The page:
Author(s): Leland C. McCaslin
"Secrets of the Cold War" focuses on a dark period of a silent war and offers a new perspective on the struggle between the superpowers of the world told in the words of those who were there. The author, formerly an expert in counterintelligence in US Army Europe, weaves together exciting true accounts of allies collecting enemy information in the East and fighting spies and terrorist in the West. Amassing Soviet military information by Allied agents in the East is at the forefront! You can learn the bizarre method a British agent uses to obtain the muzzle size of a Russian tank as he risks his life jumping on a moving train in East Germany. A French officer drives into a Soviet tank column and escapes undiscovered by cunning methods. In West Germany, terrorist attacks and spies are rampant. Communists shoot a rocket propelled grenade into a General's occupied limo and terrorists kidnap another General. From the espionage files, an American soldier is nearly recruited in a downtown bar to be a spy and a First Sergeant is lured by sex to be an unknowing participant in spying. Behind-the-lines images are historic and intriguing.
See photographs of a French officer and a Soviet officer relaxing in the East German woods in a temporary unofficial peace; 'James Bond' type cars with their light tricks and their ability to leave their Stasi shadows 'wheel spinning' in the snow will amaze readers. A Russian translator for the presidential hotline recounts a story about having to lock his doors in the Pentagon, separating himself and his sergeant from the Pentagon Generals when a message comes in from the Soviets. When he called the White House to relay the message to the President and stood by for a possible reply to the Soviet Chairman, he stopped working for the Generals and started working solely for the President. In another riveting account, a US Berlin tank unit goes on red alert when the Soviets stop a US convoy on the autobahn between West Germany and Berlin. The Berlin Command orders the tanks to rescue them, 'If anything gets in your way, either run over it or blow it away!' Young US Berlin train commanders recount their encounters with their Soviet counterparts aboard the Berlin Duty Train.
In an unusual train incident, one male Soviet Officer places a love note in a young US female Train Commander's pocket, touching her leg. The note is in the book. Containing a host of first-person accounts that lift the lid on previously untold clandestine activities, this is a major contribution to Cold War history, and exciting reading for all those who have an interest in the real-life world of military intelligence, counterintelligence and espionage. Francis Gary Powers, Jr: 'Well written and informative, the book is a magnificent assessment of the Cold War history'. Retired four Star General Kroesen, of US Army Europe: 'Given the criticism, bad news and alleged malfeasances associated with our intelligence services during the past decade, it is most refreshing to find a book relating a far different story'.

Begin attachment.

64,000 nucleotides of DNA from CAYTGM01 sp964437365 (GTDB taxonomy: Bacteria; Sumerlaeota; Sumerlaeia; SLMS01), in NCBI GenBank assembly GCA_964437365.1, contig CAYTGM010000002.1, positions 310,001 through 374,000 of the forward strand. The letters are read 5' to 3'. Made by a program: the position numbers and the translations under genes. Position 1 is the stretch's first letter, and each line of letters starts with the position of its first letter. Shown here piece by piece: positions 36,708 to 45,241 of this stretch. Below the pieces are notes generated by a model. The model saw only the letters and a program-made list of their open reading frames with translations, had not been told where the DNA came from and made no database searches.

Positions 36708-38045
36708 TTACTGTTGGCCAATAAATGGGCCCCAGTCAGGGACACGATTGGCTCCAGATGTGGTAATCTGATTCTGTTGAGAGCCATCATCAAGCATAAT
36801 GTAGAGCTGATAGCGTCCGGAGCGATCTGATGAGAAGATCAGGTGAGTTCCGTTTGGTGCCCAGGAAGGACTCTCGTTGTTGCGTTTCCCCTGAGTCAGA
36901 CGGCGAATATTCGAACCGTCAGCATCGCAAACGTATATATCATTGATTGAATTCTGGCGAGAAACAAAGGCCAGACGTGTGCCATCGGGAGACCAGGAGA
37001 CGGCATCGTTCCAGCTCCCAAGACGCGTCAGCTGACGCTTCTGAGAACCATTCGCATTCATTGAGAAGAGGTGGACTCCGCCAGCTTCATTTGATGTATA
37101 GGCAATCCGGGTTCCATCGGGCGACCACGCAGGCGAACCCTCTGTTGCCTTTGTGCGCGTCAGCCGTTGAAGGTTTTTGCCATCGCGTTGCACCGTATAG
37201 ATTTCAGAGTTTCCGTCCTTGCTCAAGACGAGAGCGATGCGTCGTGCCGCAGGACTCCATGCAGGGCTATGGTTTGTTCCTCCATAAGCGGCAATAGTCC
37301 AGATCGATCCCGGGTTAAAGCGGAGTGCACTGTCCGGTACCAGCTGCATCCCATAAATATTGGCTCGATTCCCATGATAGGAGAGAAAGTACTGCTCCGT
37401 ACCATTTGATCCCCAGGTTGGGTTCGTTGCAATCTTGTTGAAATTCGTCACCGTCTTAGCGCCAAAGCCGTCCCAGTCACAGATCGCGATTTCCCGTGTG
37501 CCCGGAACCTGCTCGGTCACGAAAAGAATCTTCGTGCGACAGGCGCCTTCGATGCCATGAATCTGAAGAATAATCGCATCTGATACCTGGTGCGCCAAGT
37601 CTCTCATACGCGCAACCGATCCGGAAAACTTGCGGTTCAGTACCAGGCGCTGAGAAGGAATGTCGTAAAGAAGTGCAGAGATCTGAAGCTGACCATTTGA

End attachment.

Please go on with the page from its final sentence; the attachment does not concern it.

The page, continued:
About the author:
Leland, his brother, father and mother (nurse) were all Army Officers. Leland graduated from Mississippi State University in 1969 where he majored in communications, studied Military Science (and received airborne training) and obtained his Army commission as a Second Lieutenant in the Intelligence Corps. On active duty in 1969, he attended the combat arms tanker's Armored Officers' Basic Course; the Counterintelligence Special Agent's Course and served at various locations in the US. Upon his ETS (estimated time of separation), he joined the US Civil Service and began working for the military in various intelligence jobs, starting as a GS-9 in 1973. He served at Military Headquarters, The Pentagon from 1973 to 1976. In 1979, he arrived in Heidelberg, Germany, and served 16 years at US Army Europe where he actively participated in the Cold War. To thwart espionage, he appeared on several live and recorded segments of the European Armed Forces Network TV and Radio to discuss counterespionage strategies, both past and present. He then retired as a GM-14 in 1995. At that time, he was the most senior Security Specialist in Europe. While overseas, he acquired a M. Ed. from Boston University. After he retired from civil service, he taught speech at several local colleges. With his background in Security and Intelligence, he worked as a contract investigator for ICE (Immigration and Customs Enforcement) with 9/11 related duties. He is now fully retired and resides with his wife, Charlotte, and greyhound, Keener, in Alabama.